One great approach to a question in a welcome email is to be completely random.

Asking them what challenges they face or what their favorite industry topic is can help you with future segmentation and targeted emails. On the other hand, you can build rapport and show personality when you ask them about their lives or recreational interests.

Don’t forget to answer your random question, too, as the person sending your email, whether it’s you or the CEO. It’ll prompt more replies and bring a sense of relatability to your email.

Your welcome email should have a human sender, not just your company name. You’re welcoming your recipients, and this needs a human “face.”

Use your email tone and its signature to show recipients that an actual human being created the email, not a robot.

Provide social proof

A great way to convince recipients that they made the right choice to sign up is to show them social proof. Give real-life examples of people who have appreciated your business.

Use blog comments for subscribers to see that you offer valuable insight, and use client testimonials if your welcome email is targeted toward lead nurturing for sales.

As an example, I often use a past client’s testimonial as proof of my writing capabilities. In initial emails to potential clients, I add a short clip from a recommendation letter she wrote for me:

“Annaliese’s ability to understand the structure of good writing is a natural skill that can’t necessarily be taught. She is talented in her ability to compose concise, intelligent prose that informs, educates and leads the reader to the article’s intended focus.”

Although a slightly different scenario than what business emails are for, the lesson still applies. Add quotes (testimonials) in your welcome email to give proof that you’ve helped others through your blog, product, or service.

Offer social sharing options

If you want your welcome email’s message to spread, include social sharing options. Let your recipients easily share what you said with their friends and followers. Let them spread the word about your blog, product, or service.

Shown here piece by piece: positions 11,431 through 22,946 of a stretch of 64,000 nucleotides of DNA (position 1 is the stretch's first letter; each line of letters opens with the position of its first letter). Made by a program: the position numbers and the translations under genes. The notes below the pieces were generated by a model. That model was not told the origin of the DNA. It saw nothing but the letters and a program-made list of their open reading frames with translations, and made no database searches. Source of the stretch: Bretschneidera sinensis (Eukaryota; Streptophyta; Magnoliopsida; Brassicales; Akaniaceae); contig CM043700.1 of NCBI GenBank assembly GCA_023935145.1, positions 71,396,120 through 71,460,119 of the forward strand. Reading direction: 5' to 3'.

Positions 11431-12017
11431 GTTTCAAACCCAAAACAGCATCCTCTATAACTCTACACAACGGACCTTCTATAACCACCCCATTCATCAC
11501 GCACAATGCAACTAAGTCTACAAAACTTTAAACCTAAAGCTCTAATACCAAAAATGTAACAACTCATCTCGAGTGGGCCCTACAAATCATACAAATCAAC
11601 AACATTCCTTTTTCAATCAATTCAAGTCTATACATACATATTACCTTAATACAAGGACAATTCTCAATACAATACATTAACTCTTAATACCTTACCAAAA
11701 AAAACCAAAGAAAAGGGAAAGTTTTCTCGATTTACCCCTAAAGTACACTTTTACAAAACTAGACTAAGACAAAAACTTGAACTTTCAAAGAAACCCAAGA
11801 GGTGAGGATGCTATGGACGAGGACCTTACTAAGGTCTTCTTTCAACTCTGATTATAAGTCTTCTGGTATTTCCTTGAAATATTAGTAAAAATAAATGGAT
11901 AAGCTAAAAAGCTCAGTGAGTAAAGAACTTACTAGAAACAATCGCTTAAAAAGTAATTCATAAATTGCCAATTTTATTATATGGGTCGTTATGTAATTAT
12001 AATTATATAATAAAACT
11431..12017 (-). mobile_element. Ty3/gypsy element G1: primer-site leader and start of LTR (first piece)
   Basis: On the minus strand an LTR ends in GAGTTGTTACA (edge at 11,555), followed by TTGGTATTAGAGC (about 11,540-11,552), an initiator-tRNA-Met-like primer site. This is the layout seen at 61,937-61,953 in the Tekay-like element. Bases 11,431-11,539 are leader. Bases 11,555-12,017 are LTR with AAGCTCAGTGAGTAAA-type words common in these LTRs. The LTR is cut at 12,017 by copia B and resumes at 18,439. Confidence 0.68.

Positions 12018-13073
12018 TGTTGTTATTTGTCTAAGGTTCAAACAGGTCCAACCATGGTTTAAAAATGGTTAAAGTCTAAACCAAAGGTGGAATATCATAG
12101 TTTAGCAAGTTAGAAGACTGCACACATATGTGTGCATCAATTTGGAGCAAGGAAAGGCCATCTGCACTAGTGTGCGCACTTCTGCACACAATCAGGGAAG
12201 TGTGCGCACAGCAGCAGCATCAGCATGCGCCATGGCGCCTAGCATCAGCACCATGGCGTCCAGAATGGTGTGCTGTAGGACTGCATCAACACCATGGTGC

Your welcome email should make it clear what you’re all about. Your recipients will be able to share who you are and what you offer with only 1–2 clicks.

When you allow social sharing options in your emails, even beyond the welcome, you increase your audience size simply through word-of-mouth. WOM is one of the best ways to get attention, so give your loyal subscribers the power to spread your message.

2) Segmentation for Personalization

It’s bad practice to send one email to your entire database each time. Yes, that’s the easiest approach, but it’s also the most ineffective and damaging.


Definition: the process of dividing your contacts into groups, or segments, based on set behaviors or demographics. Most segmentation should happen when contacts sign up through a form.


When you segment your contacts into separate lists, you give each and every recipient an email message that fits with their needs and interests. No one is left out or sent irrelevant information.

You help prevent spam reports and unsubscribes. Your open rates will increase. You’ll see more people click through on your calls-to-action. People will be more likely to make a purchase. You’ll overall make a bigger impact.

Ways to segment:

You can segment in many ways.

It can start by asking for a job industry in the initial form. You can make it more complex by following recipient behavior. The more you narrow down your recipient lists, the better off you’ll be.

Best practices:

  • Use your web forms to their full potential.
  • If you only ask for an email address, don’t expect to have many ways of segmenting. Instead, ask for the typical first name, last name, and maybe a job title or phone number.
  • You also want to ask for information you can’t get from their behavior on your website, such as industry and which content types they prefer to receive. Be sure to include a link to your privacy policy.
Don’t wait to segment until your contacts database is a mess.

When you get a long list of email addresses with no other data, it’ll be difficult to gain that information for segmentation.

You will only have a few options. Keep emailing them with generic messages. Ask them for more information, making them have to do extra work. Wait and gather behavioral data over time from the few recipients who engage with your blast emails. Do a ton of manual research for data collection (which is unethical and sometimes even illegal when you don’t get proper permissions).